December 29, 2007
A Northern Light
A Northern Light by Jennifer Donnelly
Published in the UK as A Gathering Light
Young Adult Fiction
Rating: 4/5 (Very good)
Mattie Gokey has a word for everything. She collects words, stores them up as a way of fending off the hard truths of her life, the truths that she can't write down in stories.
The fresh pain of her mother's death. The burden of raising her sisters while her father struggles over his brokeback farm. The mad welter of feelings Mattie has for handsome but dull Royal Loomis, who says he wants to marry her. And the secret dreams that keep her going--visions of finishing high school, going to college in New York City, becoming a writer.
Yet when the drowned body of a young woman turns up at the hotel where Mattie works, all her words are useless. But in the dead woman's letters, Mattie again finds her voice, and a determination to live her own life.
Set in 1906 against the backdrop of the murder that inspired Theodore Dreiser's An American Tragedy, this coming-of-age novel effortlessly weaves romance, history, and a murder mystery into something moving, and real, and wholly original.
With Christmas quickly approaching, I knew I needed to choose a book that would hold my attention, but be light enough to pick up and set aside as need be. After a few failed attempts with other novels, A Northern Light proved to be just the book I was looking for. I enjoyed Donnelly's narrative style, alternating between past and present, the suspense building, yet never becoming predictable. Mattie is a loveable character, and I found myself hoping things would work out well for her. While not entirely a happily-ever-after, the ending was quite satisfying.
The Fulton Chain Floating Library is only a tiny room, an overeager closet, really, belowdecks in Charlie Eckler's pickle boat. It is nothing like the proper library they have in Old Forge, but it has its own elements of surprise. Mr. Eckler uses the room to store his wares, and when he finally gets around to moving a chest of tea or a sack of cornmeal, you never knew what you might find. And once in a while, the main library in Herkimer sends up a new book or two. It's nice to get your hands on a new book before everyone else does. While the pages are still clean and white and the spine hasn't been snapped. While it still smells like words and not Mrs. Higby's violet water or Weaver's mamma's fried chicken or my aunt Jossie's liniment.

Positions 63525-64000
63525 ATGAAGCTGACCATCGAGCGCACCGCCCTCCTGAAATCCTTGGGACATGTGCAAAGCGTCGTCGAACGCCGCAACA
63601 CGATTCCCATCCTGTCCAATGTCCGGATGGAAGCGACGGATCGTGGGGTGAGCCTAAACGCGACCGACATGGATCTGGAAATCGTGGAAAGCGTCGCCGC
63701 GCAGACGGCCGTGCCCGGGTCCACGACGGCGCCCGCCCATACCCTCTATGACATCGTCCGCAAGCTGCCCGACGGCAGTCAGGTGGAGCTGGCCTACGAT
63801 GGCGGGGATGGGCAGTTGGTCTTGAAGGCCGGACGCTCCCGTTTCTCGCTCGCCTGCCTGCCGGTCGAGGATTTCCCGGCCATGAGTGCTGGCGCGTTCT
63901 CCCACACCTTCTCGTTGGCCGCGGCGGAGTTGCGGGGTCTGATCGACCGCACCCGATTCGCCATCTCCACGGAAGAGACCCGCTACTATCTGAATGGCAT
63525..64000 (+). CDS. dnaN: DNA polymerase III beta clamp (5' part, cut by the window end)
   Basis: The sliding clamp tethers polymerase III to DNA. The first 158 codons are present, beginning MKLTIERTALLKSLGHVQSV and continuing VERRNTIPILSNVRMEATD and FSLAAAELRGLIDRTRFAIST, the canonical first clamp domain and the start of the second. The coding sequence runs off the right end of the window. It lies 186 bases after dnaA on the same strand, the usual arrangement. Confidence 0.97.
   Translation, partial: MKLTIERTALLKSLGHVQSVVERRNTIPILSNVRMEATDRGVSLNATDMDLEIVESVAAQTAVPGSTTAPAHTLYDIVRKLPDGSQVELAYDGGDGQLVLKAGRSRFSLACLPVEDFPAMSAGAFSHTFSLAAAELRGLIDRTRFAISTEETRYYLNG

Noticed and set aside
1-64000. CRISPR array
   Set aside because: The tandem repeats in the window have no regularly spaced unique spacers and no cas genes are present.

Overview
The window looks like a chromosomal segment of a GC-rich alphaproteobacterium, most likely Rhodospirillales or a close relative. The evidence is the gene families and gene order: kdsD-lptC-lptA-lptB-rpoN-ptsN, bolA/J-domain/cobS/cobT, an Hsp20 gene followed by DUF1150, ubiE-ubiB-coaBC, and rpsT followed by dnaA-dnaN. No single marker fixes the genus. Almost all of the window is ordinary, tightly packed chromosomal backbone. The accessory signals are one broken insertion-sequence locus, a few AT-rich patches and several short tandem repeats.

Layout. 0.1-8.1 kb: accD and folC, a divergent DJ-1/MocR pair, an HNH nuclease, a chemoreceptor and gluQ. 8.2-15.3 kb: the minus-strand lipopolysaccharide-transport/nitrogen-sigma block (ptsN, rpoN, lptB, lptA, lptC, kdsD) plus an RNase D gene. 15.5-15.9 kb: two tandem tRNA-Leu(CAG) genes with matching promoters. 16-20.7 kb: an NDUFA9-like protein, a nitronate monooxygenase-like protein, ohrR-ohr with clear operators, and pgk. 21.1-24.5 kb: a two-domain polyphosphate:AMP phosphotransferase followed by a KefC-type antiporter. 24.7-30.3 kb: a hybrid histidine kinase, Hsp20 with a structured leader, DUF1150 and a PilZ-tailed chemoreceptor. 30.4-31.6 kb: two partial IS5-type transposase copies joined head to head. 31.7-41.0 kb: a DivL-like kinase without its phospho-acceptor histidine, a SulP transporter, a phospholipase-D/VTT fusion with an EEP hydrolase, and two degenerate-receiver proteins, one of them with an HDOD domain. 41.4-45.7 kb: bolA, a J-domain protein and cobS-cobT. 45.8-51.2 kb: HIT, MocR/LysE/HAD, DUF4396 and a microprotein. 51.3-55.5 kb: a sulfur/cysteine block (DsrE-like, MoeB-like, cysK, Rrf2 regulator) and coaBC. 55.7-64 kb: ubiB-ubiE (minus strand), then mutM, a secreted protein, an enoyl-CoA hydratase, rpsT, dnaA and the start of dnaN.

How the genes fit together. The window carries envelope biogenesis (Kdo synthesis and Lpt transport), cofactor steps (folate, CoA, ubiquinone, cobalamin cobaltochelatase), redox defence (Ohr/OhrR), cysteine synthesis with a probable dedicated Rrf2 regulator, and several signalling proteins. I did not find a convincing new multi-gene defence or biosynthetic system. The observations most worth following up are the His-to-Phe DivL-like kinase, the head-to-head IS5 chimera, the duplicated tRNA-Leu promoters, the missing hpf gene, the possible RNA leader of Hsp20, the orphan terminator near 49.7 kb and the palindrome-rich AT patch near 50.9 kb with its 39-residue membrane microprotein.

I used to wonder what would happen if characters in books could change their fates. What if the Dashwood sisters had had money? Maybe Elinor would have gone traveling and left Mr. Ferrars dithering in the drawing room. What if Catherine Earnshaw had just married Heathcliff to begin with and spared everyone a lot of grief? What if Hester Prynne and Dimmesdale had gotten onboard that ship and left Roger Chillingworth far behind? I felt sorry for these characters sometimes, seeing as they couldn't ever break out of their stories, but then again, if they could have talked to me, they'd likely have told me to stuff all my pity and condescension, for neither could I.
The main house has four stories plus an attic. Forty rooms in all. When the hotel is fully booked, as it is this week, there are over a hundred people in the building. All strangers to one another, coming and going. Eating and laughing and breathing and sleeping and dreaming under the same roof.
They leave things behind sometimes, the guests. A bottle of scent. A crumpled handkerchief. A pearl button that fell off a dress and rolled under a bed. And sometimes they leave other sorts of things. Things you can't see. A sigh trapped in a corner. Memories tangled in the curtains. A sob fluttering against the windowpane like a bird that flew in and can't get back out. I can feel these things. They dart and crouch and whisper.
I've had this book for a few years now and I'm glad I finally got around to reading it. Even better, I now have an ARC of The Winter Rose (Donnelly's sequel to The Tea Rose). I can't think of a better choice to start off the New Year!
Go here and here for further details of novel, as well as Donnelly's inspiration for writing it.